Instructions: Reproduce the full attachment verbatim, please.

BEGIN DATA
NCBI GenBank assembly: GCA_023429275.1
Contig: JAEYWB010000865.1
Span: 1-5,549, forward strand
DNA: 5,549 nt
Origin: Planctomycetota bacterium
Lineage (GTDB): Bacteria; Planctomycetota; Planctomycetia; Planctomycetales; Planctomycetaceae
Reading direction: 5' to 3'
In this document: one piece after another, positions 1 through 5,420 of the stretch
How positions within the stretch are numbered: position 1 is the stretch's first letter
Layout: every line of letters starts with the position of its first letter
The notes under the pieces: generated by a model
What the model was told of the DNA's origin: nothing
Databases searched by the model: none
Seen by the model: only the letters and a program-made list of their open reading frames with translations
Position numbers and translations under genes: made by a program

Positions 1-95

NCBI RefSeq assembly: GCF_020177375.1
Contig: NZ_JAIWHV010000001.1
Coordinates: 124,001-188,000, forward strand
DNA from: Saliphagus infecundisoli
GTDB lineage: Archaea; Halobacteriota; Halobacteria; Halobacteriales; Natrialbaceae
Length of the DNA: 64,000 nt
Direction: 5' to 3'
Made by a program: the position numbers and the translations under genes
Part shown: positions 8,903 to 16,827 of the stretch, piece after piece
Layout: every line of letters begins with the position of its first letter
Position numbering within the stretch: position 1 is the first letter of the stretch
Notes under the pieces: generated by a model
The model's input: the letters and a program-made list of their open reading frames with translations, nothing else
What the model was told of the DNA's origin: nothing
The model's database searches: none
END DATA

NCBI GenBank assembly: GCA_023429275.1
Contig: JAEYWB010000865.1
Span: 1-5,549, forward strand
DNA: 5,549 nt
Origin: Planctomycetota bacterium
Lineage (GTDB): Bacteria; Planctomycetota; Planctomycetia; Planctomycetales; Planctomycetaceae
Reading direction: 5' to 3'
In this document: one piece after another, positions 1 through 5,420 of the stretch
How positions within the stretch are numbered: position 1 is the stretch's first letter
Layout: every line of letters starts with the position of its first letter
The notes under the pieces: generated by a model
What the model was told of the DNA's origin: nothing
Databases searched by the model: none
Seen by the model: only the letters and a program-made list of their open reading frames with translations
Position numbers and translations under genes: made by a program

Positions 1-95

NCBI RefSeq assembly: GCF_020177375.1
Contig: NZ_JAIWHV010000001.1
Coordinates: 124,001-188,000, forward strand
DNA from: Saliphagus infecundisoli
GTDB lineage: Archaea; Halobacteriota; Halobacteria; Halobacteriales; Natrialbaceae
Length of the DNA: 64,000 nt
Direction: 5' to 3'
Made by a program: the position numbers and the translations under genes
Part shown: positions 8,903 to 16,827 of the stretch, piece after piece
Layout: every line of letters begins with the position of its first letter
Position numbering within the stretch: position 1 is the first letter of the stretch
Notes under the pieces: generated by a model
The model's input: the letters and a program-made list of their open reading frames with translations, nothing else
What the model was told of the DNA's origin: nothing
The model's database searches: none